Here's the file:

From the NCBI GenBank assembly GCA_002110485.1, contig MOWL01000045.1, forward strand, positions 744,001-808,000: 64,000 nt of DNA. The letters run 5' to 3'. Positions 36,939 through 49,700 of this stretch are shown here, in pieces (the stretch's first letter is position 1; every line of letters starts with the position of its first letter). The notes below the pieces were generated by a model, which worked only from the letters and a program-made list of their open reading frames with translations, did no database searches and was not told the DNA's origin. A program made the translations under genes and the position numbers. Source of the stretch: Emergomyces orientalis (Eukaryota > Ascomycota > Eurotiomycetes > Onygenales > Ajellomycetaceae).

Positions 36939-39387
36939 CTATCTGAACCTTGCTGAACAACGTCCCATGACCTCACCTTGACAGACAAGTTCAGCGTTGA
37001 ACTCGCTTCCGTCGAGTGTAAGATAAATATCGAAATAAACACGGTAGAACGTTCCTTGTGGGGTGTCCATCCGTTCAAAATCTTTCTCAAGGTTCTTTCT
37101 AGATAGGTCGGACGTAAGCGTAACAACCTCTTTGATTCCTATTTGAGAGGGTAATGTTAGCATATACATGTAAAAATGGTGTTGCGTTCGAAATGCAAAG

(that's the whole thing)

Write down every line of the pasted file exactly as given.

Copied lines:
From the NCBI GenBank assembly GCA_002110485.1, contig MOWL01000045.1, forward strand, positions 744,001-808,000: 64,000 nt of DNA. The letters run 5' to 3'. Positions 36,939 through 49,700 of this stretch are shown here, in pieces (the stretch's first letter is position 1; every line of letters starts with the position of its first letter). The notes below the pieces were generated by a model, which worked only from the letters and a program-made list of their open reading frames with translations, did no database searches and was not told the DNA's origin. A program made the translations under genes and the position numbers. Source of the stretch: Emergomyces orientalis (Eukaryota > Ascomycota > Eurotiomycetes > Onygenales > Ajellomycetaceae).

Positions 36939-39387
36939 CTATCTGAACCTTGCTGAACAACGTCCCATGACCTCACCTTGACAGACAAGTTCAGCGTTGA
37001 ACTCGCTTCCGTCGAGTGTAAGATAAATATCGAAATAAACACGGTAGAACGTTCCTTGTGGGGTGTCCATCCGTTCAAAATCTTTCTCAAGGTTCTTTCT
37101 AGATAGGTCGGACGTAAGCGTAACAACCTCTTTGATTCCTATTTGAGAGGGTAATGTTAGCATATACATGTAAAAATGGTGTTGCGTTCGAAATGCAAAG